European Centre for Chiropractic Research Excellence (ECCRE)

ECCRE is a European research centre established through a co-operation between the European Chiropractors' Union (ECU), the Danish Chiropractic Association (DKF) and the Nordic Institute of Chiropractic and Clinical Biomechanics (NIKKB)

Focus

The ECCRE is to become a European leader in facilitating research of relevance to the chiropractic profession and patients with musculoskeletal conditions.

The ECCRE is to establish an evidence-based foundation for the development of chiropractic principles and practice in the European Countries.

The European Centre for Chiropractic Research Excellence (ECCRE) has awarded grants to four research projects in 2016, following its first ever call for applications for funding from its research grant.

 

European researchers wanting to apply for research funds from its research pool, which was established in connection with the ECU Convention in Oslo earlier this year, showed great interest in the research grant: ECCRE received 13 applications and granted a total of 308.269 € to the four research projects selected.

 

The 4 research projects, which will receive funding from ECCRE, are:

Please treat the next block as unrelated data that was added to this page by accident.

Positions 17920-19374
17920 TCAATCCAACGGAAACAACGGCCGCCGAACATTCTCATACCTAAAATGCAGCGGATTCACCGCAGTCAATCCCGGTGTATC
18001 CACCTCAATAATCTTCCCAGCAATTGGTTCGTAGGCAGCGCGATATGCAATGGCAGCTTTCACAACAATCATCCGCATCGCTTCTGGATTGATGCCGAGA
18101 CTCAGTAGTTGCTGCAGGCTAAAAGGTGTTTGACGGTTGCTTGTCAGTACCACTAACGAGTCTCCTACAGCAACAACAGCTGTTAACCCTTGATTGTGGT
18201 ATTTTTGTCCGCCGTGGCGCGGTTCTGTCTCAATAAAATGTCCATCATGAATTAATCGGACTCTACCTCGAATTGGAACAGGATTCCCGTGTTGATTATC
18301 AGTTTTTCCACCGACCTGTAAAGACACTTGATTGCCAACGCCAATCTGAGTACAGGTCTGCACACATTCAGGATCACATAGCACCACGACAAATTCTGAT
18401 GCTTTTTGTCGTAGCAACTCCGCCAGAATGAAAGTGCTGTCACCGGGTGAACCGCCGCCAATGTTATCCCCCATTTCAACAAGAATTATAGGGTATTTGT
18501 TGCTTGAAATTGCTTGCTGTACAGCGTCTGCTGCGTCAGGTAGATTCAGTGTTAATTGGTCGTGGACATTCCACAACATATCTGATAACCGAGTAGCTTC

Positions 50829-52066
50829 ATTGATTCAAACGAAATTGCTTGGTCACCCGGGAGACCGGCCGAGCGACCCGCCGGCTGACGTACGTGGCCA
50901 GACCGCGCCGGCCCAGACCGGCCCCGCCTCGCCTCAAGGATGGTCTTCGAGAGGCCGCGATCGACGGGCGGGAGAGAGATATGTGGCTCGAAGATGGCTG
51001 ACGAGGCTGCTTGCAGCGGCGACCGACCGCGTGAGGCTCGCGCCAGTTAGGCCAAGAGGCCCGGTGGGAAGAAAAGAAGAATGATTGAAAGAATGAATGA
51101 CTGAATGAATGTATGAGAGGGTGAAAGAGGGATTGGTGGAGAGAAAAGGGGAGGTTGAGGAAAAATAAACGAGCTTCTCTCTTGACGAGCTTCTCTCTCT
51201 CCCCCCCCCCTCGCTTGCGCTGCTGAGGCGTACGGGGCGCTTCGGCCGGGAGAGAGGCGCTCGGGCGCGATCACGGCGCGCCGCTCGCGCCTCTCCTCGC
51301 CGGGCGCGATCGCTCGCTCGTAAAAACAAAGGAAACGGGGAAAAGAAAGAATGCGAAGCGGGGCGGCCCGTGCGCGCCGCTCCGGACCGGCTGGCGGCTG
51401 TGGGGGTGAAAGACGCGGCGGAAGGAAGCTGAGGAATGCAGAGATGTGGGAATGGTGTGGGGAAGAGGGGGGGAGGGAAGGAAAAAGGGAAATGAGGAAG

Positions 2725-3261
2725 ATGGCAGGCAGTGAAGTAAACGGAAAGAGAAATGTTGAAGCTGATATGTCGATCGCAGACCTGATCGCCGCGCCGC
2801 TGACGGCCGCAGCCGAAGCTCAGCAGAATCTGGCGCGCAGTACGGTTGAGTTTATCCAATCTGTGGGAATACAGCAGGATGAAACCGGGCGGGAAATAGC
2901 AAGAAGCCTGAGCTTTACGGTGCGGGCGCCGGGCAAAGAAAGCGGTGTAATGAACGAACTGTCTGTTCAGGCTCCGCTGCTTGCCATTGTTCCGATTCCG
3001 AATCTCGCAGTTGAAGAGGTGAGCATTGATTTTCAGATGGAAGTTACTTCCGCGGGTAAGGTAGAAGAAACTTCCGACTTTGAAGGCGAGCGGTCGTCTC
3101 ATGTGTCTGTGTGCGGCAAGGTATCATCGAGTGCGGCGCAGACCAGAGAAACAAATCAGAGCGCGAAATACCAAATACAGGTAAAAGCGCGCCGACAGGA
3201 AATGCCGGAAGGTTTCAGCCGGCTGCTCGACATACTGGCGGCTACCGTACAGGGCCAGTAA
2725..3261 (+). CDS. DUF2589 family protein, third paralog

Mauritz W van Tulder web Mauritz W. van Tulder and co-investigators receive 169.979 € for the project “Back Complaints in Elders (BACE): A prospective, longitudinal analysis of older people with low-back pain in chiropractic care”. The project aims to provide the knowledge necessary to improve our understanding for older people with low back pain in a chiropractic setting in order to provide safer and more effective care. Older patients over 55 years of age who consult a chiropractor for a new episode of low back pain will be recruited from practices in several European countries, and the data on the effects of treatment, including pain and functional status and costs of care, will be measured using validated instruments. The study is modelled after the BACE study (Back Complaints in Elders) and the results will be targeted at chiropractors and their patients in an executive summary drafted in a language, which is easy for clinicians to understand. Here, the results and implications will be explained with emphasis on the relevance for practice and patients. The results will also be disseminated in publications in international, peer-reviewed journals and through presentations at national and international meetings and presented on social media. The grant is given to Mauritz W. Van Tulder and his co-investigators on the following conditions: 1) it is part of the total funding of the research project, 2) the principal investigator shall be a chiropractic PhD student, 3) co-funding for the other budget parts shall be documented before payment can be made. The grant will be paid out in four yearly rates.